Sunday, December 07, 2008
ISTANBUL, Turkey--It felt like treason, and it probably was.
I was betraying my country in that dark seedy room, afraid someone would recognize me in the very act of selling out the republic. Ah, the republic that emerged from the ashes of a bankrupt empire, as we were reminded every day in school, with amazing human sacrifice and collective determination to create a fresh new order.
That would be the Republic of Turkey, my homeland. And I was about to betray it by attending the noon showing of a controversial film about the life of its founding father, Mustafa Kemal Ataturk.
Mustafa opened in theaters on Oct. 29--the 85th anniversary of, well, the republic--to the delight of an eager crowd. A general-turned-statesman, Ataturk not only led an epic war of independence against the invading Western powers in 1919, but also transformed a declining Ottoman Empire to a modern republic by abolishing the sultanate, the caliphate and establishing a secular democratic system. His radical reforms--ranging from adopting the Latin script to equality for women--revolutionized Turkish society and anchored the young nation to the west.
While Kemalism, as in secular Westernization, has since become an official doctrine, the love for Ataturk runs far deeper in Turkish society than official ideology. (For me, a newspaper headline from 1934 framed above my desk announcing the Turkish parliament passing the women's suffrage law--ahead of France, Italy and most other nations--is an everyday reminder of this vision, his vision.)
Yet, the enthusiasm about the first-ever feature-length film on Ataturk, whose last name actually means "father of Turks," quickly turned into harsh criticism from secular quarters, irritated at the portrayal of the great hero as a lonesome, unhappy man. I wept in darkness with a tub of Ben and Jerry's--sold in theaters thanks to Turkey being Westernized--moved by the details of Ataturk's life beyond what I had memorized in school. There is the agonizing divorce from his wife, the insomnia over many battlefields, gloomy letters to girlfriends, the excessive drinking once the war is over and the republic established, and finally an unbearable ennui verging on depression as he assumes the symbolic post of presidency late in his life.
It is particularly this last emphasis, on loneliness, that irritates most secular Turks, who complain that the film reduces Ataturk's role in his final days to pathetic melancholy. The night before I went to see the film, I heard an earful from friends who were outraged at the cinematography (yes, somewhat amateurish) and the depiction of Ataturk as a detached leader.
"The battle of independence--the thing that defined us--was only three and a half minutes, and my God, the loneliness part just went on and on," complained a journalist friend in Ankara. She and her husband were upset that their 9-year-old son, an Ataturk fan, came home on the verge of tears. "You didn't tell me he drank and smoked so much," the boy said.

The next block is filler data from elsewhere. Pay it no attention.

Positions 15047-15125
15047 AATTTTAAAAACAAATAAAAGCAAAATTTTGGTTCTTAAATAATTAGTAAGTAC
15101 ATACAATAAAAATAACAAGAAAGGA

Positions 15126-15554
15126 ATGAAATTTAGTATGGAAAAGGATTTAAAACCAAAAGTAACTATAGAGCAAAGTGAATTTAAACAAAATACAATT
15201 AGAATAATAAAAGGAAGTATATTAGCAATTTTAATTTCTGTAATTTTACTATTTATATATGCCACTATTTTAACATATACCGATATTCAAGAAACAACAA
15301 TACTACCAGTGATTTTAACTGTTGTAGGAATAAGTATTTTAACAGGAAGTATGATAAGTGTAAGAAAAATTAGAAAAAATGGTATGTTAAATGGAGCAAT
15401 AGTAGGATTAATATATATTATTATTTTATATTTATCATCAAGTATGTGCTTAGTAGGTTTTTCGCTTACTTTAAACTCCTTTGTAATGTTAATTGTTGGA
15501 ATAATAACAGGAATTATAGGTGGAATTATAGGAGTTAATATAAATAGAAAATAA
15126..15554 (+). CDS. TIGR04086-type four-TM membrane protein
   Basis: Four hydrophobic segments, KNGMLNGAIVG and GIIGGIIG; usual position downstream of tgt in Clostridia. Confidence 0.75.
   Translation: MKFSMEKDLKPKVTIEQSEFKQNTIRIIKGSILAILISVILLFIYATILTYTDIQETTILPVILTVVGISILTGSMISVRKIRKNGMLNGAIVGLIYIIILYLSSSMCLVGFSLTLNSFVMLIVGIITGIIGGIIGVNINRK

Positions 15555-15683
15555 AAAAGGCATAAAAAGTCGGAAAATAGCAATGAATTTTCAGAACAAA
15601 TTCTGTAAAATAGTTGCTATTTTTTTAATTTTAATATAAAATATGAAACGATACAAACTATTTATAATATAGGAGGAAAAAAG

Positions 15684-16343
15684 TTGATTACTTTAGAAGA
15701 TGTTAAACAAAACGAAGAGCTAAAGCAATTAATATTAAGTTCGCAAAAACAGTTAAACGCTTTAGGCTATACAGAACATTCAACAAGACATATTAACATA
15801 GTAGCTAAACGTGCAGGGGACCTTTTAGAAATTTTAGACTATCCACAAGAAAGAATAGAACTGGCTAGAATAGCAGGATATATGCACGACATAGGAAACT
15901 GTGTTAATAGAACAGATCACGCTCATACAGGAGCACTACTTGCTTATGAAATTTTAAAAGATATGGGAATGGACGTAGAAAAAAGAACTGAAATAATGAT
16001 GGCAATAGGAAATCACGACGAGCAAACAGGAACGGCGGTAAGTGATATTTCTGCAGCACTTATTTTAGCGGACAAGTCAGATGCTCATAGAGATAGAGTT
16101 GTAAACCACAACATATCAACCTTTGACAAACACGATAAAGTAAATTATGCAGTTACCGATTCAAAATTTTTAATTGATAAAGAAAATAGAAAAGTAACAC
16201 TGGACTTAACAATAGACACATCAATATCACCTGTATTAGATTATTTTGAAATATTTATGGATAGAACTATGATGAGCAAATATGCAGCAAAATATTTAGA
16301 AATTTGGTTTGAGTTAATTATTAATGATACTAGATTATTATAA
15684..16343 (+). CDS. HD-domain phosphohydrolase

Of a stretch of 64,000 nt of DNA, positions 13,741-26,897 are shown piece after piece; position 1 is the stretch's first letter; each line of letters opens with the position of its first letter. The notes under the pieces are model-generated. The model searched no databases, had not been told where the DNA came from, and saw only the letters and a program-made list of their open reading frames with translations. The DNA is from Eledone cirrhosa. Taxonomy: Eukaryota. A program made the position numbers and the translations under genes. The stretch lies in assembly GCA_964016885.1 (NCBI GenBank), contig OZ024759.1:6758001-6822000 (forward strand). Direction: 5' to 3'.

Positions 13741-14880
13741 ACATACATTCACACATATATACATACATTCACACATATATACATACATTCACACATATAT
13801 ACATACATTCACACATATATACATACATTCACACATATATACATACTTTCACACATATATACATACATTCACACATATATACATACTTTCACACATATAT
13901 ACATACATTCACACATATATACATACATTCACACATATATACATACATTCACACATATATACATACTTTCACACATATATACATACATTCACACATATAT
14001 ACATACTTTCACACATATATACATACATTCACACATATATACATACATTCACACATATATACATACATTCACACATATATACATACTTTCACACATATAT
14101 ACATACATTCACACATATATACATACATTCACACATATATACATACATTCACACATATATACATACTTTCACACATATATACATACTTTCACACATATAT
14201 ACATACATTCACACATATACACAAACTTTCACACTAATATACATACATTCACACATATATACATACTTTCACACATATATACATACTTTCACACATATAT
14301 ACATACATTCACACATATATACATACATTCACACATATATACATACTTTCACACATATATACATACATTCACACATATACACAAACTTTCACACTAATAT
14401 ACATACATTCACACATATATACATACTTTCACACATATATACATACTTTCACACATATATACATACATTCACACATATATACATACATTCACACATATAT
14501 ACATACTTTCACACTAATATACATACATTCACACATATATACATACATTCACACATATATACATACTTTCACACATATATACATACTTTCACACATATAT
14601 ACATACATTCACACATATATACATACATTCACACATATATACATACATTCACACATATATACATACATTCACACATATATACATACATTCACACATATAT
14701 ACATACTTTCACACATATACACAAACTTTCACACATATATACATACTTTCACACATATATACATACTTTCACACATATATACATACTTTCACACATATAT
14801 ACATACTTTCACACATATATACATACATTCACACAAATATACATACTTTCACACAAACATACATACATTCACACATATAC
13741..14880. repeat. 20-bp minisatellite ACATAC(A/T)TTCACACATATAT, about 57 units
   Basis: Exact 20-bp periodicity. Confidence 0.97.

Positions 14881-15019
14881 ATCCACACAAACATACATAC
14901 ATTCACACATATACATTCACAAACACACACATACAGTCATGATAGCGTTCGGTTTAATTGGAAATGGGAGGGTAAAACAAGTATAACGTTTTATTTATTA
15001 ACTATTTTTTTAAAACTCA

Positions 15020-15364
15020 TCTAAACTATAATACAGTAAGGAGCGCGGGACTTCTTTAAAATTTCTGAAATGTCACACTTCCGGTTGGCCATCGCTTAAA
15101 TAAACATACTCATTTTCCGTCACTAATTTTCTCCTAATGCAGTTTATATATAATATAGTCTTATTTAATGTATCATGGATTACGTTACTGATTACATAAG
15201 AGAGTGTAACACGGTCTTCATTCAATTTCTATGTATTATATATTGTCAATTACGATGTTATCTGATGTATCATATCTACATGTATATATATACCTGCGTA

And speaking of smoking, we're not talking about Barack Obama bumming a cigarette here and there. According to the film, Ataturk smoked three packs, had 15 cups of Turkish coffee and drank an entire bottle of the Turkish spirit raki every day.
With political Islam on the rise, most secular Turks like my friends feel this is not the right message for children, or for society. The ongoing battle between secularism and political Islam is what puts Westernized Turks on edge.
Several friends told me they were protesting the film. "Is this the right time to question Ataturk and his personality?" a businessman yelled over the phone. "The society is not mature enough to handle a film that shows a leader drinking and partying." He was fuming that the portrayal of Ataturk as an irreligious, fun-loving guy would embolden Islamic conservatives who want to reverse his legacy here. (Interestingly, this idea that society is a child to be managed is right out of the diaries of Mustafa as a young military cadet: "Given the power, I can make the necessary changes in this society overnight. After all this higher learning, exposure to a civilized lifestyle and a life dedicated to freedom, why should I lower myself to the ranks of the ignorant. I would bring them up to my level. I will make them more like me.")
Two professors filed a formal complaint with an Istanbul court against the director on the grounds that he is insulting the great leader, both a taboo and a crime in Turkey.
Mustafa had the opposite impact on me. Director Can Dundar claims he tried to show "a more human face" of Ataturk than before, and he really succeeded. It may be due to my American education, but I felt nothing but sympathy for this leader with human weaknesses and vulnerabilities. (I can think of a few recent American presidents with similar flaws.)
Depression is such a common modern malaise that to see the great hero glum at times only made me identify with him. His leadership skills and military brilliance were apparent; his penetrating eyes, mesmerizing. A sharp dresser with a dark side--so much more interesting than the generic, sanitized leaders the modern day offers.
As for his vision of creating a more Westernized, more secular nation, I left the theater once again grateful for that legacy.
A family member told me that at a kindergarten in Izmir, one of the kids said to the teacher, "He was so lonely. Why didn't you go and talk to him before he died?" At the end of the film, I felt like calling up my dead grandma and asking the same--even though when Ataturk died in 1938, she was just a little girl.
Asli Aydintasbas is an Istanbul-based journalist and former Ankara bureau chief of the newspaper Sabah.